There seems to be plenty going on up there so how it all works, and how that might affect Earth, must be well worth pursuing. Phys.org reporting. [Click on graphic to enlarge]
Scientists from NASA and three universities have presented new discoveries about the way heat and energy move and manifest in the ionosphere, a region of Earth’s atmosphere that reacts to changes from both space above and Earth below.
Far above Earth’s surface, within the tenuous upper atmosphere, is a sea of particles that have been split into positive and negative ions by the sun’s harsh ultraviolet radiation. Called the ionosphere, this is Earth’s interface to space, the area where Earth’s neutral atmosphere and terrestrial weather give way to the space environment that dominates most of the rest of the universe – an environment that hosts charged particles and a complex system of electric and magnetic fields.
The ionosphere is both shaped by waves from the atmosphere below and uniquely responsive to the changing conditions in space, conveying such space weather into observable, Earth-effective phenomena – creating the aurora, disrupting communications signals, and sometimes causing satellite problems.
Many of these effects are not well-understood, leaving the ionosphere, for the most part, a region of mystery. Scientists from NASA’s Goddard Space Flight Center in Greenbelt, Maryland, the Catholic University of America in Washington, D.C., the University of Colorado Boulder, and the University of California, Berkeley, presented new results on the ionosphere at the fall meeting of the American Geophysical Union on Dec. 14, 2016, in San Francisco.
One researcher explained how the interaction between the ionosphere and another layer in the atmosphere, the thermosphere, counteract heating in the thermosphere – heating that leads to expansion of the upper atmosphere, which can cause premature orbital decay.
Another researcher described how energy outside the ionosphere accumulates until it discharges – not unlike lightning – offering an explanation for how energy from space weather crosses over into the ionosphere.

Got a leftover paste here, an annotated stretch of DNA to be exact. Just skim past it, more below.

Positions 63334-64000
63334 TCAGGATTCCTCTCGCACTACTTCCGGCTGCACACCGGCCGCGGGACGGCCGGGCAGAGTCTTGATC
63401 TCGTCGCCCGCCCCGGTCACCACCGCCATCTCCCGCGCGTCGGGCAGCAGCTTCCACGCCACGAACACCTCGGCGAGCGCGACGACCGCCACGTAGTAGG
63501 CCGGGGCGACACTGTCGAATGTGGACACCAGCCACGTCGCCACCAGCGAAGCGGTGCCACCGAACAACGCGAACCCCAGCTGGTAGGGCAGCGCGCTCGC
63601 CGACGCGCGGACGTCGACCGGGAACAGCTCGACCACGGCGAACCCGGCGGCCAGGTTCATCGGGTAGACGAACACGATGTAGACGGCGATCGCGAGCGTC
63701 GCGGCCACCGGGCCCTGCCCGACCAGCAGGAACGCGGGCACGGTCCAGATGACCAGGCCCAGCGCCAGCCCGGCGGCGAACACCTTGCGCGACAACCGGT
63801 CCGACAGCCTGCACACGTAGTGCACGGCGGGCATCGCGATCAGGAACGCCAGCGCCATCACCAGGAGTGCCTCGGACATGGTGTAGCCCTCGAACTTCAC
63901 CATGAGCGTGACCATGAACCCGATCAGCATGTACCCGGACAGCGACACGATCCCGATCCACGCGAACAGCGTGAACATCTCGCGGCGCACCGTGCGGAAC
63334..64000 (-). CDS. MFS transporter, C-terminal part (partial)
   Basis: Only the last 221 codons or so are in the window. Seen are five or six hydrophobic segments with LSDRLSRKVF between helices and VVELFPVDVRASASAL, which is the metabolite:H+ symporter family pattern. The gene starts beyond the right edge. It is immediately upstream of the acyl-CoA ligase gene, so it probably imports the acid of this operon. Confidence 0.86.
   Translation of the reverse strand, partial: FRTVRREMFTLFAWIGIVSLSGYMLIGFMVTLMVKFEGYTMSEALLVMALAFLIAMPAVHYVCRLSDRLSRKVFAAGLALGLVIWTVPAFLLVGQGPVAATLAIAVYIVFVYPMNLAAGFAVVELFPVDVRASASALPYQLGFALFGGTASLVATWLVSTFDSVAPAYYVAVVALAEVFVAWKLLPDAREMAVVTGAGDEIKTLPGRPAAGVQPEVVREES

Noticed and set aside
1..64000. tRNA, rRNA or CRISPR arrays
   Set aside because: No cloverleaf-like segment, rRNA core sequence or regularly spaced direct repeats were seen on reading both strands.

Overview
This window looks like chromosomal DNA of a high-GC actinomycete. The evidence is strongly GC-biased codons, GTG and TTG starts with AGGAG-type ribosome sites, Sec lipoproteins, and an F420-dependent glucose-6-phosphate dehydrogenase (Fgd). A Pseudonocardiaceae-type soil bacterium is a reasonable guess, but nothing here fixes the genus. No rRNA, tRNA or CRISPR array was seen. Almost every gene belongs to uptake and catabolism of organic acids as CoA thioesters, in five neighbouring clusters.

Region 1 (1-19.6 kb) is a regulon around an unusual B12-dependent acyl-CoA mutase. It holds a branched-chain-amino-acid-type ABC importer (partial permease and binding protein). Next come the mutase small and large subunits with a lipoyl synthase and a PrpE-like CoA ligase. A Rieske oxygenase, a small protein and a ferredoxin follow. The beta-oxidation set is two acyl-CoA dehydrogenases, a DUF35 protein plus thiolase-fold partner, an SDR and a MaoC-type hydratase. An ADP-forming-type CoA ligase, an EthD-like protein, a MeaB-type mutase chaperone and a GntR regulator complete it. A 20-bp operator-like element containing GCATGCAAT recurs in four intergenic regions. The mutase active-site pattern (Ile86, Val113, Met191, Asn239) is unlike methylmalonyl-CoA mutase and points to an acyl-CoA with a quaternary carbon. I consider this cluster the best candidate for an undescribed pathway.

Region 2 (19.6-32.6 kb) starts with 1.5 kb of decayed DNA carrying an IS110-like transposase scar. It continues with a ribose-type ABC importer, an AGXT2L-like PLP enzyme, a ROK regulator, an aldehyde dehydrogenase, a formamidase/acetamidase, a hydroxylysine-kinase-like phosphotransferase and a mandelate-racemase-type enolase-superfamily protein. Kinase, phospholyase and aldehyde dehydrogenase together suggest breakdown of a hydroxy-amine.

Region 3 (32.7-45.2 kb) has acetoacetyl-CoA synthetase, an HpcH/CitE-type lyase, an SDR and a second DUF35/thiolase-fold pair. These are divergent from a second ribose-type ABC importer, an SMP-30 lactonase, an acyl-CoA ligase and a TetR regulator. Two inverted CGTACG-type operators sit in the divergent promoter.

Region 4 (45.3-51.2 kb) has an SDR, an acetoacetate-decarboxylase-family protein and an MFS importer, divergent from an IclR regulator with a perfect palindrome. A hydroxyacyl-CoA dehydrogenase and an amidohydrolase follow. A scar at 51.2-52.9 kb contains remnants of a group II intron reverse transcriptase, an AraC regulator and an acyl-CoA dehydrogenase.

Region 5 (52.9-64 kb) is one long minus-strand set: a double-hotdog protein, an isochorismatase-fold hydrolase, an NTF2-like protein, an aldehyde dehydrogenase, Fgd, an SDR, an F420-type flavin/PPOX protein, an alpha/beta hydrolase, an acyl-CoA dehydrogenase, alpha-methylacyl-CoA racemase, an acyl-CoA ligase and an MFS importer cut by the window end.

A third scientist discussed two upcoming NASA missions that will provide key observations of this region, helping us better understand how the ionosphere reacts both to space weather and to terrestrial weather.
[For more details – see link below]
Though scientists are making progress in understanding the key processes that drive changes in the ionosphere and, in turn, on Earth, there is still much to be understood. In 2017, NASA is launching two missions to investigate this dynamic region: the Ionospheric Connection Explorer, or ICON, and Global Observations of the Limb and Disk, or GOLD.
“The ionosphere doesn’t only react to energy input by solar storms,” said Scott England, a space scientist at the University of California, Berkeley, who works on both the ICON and GOLD missions. “Terrestrial weather, like hurricanes and wind patterns, can shape the atmosphere and ionosphere, changing how they react to space weather.”
ICON will simultaneously measure the characteristics of charged particles in the ionosphere and neutral particles in the atmosphere – including those shaped by terrestrial weather – to understand how they interact. GOLD will take many of the same measurements, but from geostationary orbit, which gives a global view of how the ionosphere changes.
“We will be using these two missions together to understand how dynamic weather systems are reflected in the upper atmosphere, and how these changes impact the ionosphere,” said England.